VIP tickets, priced at $200, are also available and include one hour early access to the Newseum, an exclusive VIP lounge with notable chefs such as Joan Nathan, Alice Waters and Carla Hall, a wine tasting featuring flights from acclaimed local Virginia wineries, epicurean hors d’oeuvres, and a VIP gift bag including a signed celebrity chef cookbook.
Suppers: Sunday, January 25 | 6:00 p.m.
Suppers will be held at more than 30 homes across the city featuring some of the nation’s most celebrated chefs. Toques such as David Chang, Cathal Armstong, and Charles Phan will descend on D.C. to prepare exquisite meals for Supper guests. This intimate setting allows guests to speak with these master chefs, dine on five course meals expertly paired with fine wines from around the world. Tickets for Suppers are priced at $600.
Sips & Suppers is made possible by the generous support of sponsors, including the Newseum, PNC Bank, Ritz-Carlton Hotels, and Whole Foods.
If you didn’t make it to the Capital Food Fight™ last Tuesday, or happen to read the article in The Washington Post last Wednesday, then you probably haven’t heard that DCCK has made our first foray into the supermarket food manufacturing space! That’s right, our Chow-Chow, a sweet, pickled relish made from a combination of vegetables and served cold, is now available on Whole Foods Market olive bars and packaged in ‘to go’ containers at the Tenleytown, Georgetown, Foggy Bottom, and P Street locations.
Like all of our social enterprise activities, DCCK will produce and distribute the Chow-Chow out of our Nutrition Lab kitchen facility located in Northeast DC, and each batch will be prepared by graduates of our Culinary Job Training program.
Chow-Chow can be eaten by itself or as a savory condiment on fish, poultry, crackers, and a variety of other foods. Head over to your local Whole Foods and try it for yourself – 100% percent of proceeds support DCCK!
It was another packed house at DC Central Kitchen’s Class 97 graduation ceremony on October 10. Friends, family and esteemed guests joined DCCK staff, CJT graduates, and current CJT students at the commemorative event held at the U.S. Navy Memorial and Heritage Center.
Ward 5 Councilmember Kenyan McDuffie gave the keynote address, during which he spoke about his own story of success and the journey that brought him to public service. Though today the Councilmember is a law school graduate, he faced serious barriers in pursuing higher education. Raised by a working-class family in Northeast DC, Councilmember McDuffie worked as a mail carrier for the U.S. Postal Service before attending college and becoming the first male in his family ever to graduate from college.
Like many of our students, McDuffie knew he was capable of more, but had to seek the courage to try and maintain the perseverance to meet his own potential.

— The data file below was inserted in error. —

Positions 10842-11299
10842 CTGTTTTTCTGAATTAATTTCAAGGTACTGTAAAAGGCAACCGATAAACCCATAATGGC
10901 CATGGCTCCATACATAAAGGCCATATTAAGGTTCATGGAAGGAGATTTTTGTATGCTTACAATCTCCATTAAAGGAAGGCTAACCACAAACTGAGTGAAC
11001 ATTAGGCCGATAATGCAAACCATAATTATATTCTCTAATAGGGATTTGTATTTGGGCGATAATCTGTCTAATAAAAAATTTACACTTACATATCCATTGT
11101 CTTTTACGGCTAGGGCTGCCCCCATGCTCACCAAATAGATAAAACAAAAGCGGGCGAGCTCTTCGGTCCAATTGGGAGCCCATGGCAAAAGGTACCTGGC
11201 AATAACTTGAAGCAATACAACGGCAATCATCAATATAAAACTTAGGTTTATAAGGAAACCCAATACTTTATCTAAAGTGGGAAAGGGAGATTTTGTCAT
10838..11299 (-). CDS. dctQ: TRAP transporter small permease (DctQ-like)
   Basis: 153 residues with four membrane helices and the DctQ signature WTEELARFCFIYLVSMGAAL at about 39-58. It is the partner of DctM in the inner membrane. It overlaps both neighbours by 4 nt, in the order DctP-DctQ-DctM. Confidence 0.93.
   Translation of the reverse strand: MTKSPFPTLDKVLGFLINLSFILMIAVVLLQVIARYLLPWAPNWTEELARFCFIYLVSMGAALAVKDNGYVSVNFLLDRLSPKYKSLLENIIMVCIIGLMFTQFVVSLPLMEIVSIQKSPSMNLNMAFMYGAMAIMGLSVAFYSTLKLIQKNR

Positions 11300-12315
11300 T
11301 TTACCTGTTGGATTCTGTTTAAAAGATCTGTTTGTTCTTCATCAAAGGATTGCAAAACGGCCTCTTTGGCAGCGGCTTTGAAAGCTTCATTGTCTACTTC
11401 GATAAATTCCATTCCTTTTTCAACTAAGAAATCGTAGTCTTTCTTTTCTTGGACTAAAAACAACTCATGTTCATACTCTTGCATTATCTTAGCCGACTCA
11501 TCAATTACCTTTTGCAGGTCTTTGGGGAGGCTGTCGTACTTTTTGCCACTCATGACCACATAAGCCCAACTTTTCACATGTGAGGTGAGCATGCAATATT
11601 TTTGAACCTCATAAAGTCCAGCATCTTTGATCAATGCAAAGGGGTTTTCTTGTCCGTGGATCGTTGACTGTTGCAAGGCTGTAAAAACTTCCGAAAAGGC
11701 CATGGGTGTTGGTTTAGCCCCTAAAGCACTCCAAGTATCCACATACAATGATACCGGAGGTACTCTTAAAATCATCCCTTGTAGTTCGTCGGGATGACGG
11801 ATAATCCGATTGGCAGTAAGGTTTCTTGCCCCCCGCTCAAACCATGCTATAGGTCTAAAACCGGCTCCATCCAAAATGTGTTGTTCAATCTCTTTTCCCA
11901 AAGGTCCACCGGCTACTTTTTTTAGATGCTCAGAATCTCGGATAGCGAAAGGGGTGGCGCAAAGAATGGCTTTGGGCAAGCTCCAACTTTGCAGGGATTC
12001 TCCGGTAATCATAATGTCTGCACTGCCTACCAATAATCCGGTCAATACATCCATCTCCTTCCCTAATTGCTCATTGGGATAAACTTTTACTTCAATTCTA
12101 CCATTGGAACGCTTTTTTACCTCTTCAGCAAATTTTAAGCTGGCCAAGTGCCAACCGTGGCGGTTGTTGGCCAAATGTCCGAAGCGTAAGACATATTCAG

“Class 97, always remember your struggle, but never jeopardize the investments you’ve made.”
Sixteen out of 20 Class 97 graduates have already secured employment with an average starting wage of $12.07 per hour. Employers include the newly opened Willie’s Brew and Que, owned by former culinary job training instructor Chef Rock Harper, Sodexo food services at Venable and Howard University, Nando’s, CulinAerie, and Burger Works. The remaining graduates will continue to receive employment support from DCCK, including resume preparation, mock interviews, and job placement.
DC Central Kitchen’s graduation is always a high-energy, festive event that marks the end of a rigorous 14-week commitment our students have made not only to their culinary training, but to the self-empowerment and life skills they need to be successful in their lives and careers.
Thank you to everyone who joined us, and for the investments of our friends and champions that help make DCCK’s Culinary Job Training program a reality.
Check out more great photos from Class 97′s graduation ceremony on our Flickr page.
Last week, The Journal of the American Medical Association Internal Medicine published a new study revealing that while Americans as a whole are eating healthier, low-income individuals are not. Access to quality nutrition is now one of the most important and detrimental dividing lines between rich and poor—and that inequality is making it harder for low-income people to stay healthy, which in turn drives up healthcare expenses for everyone.
At DC Central Kitchen, we’re taking this challenge head on with our pioneering Healthy Corners program. Since 2011, we’ve helped corner stores in struggling neighborhoods stock and sell fresh produce and nutritious items by giving them free infrastructure (like refrigerators and shelving), marketing assistance and affordable deliveries of healthy food. With an average retail price of just $0.44, Healthy Corners products are good for both low-income consumers and small business owners.
To keep these prices low, we work with public agencies and philanthropic supporters to offset some of the costs of running Healthy Corners. Earlier this year, we received a grant from the DC Department of Small and Local Business Development (DSLBD) to expand our program from 32 to 62 stores. After a summer of intensive outreach, we met and exceeded that goal, and now 63 small businesses in under-served DC neighborhoods are selling fresh, healthy food that otherwise wouldn’t be on their shelves.
Other key partners in Healthy Corners’ success include the DC Department of Health, Aetna Foundation, Wallace Genetic Foundation, McGuinn Family Foundation, Prince Charitable Trusts, and Kaiser Permanente. Earlier in 2014, Healthy Corners won the Tavis Smiley-University of Maryland Social Innovation Challenge, a national competition seeking solutions to long-standing community challenges.
Thank you to all the partners, supporters, customers, and small business owners working together to make Healthy Corners a success!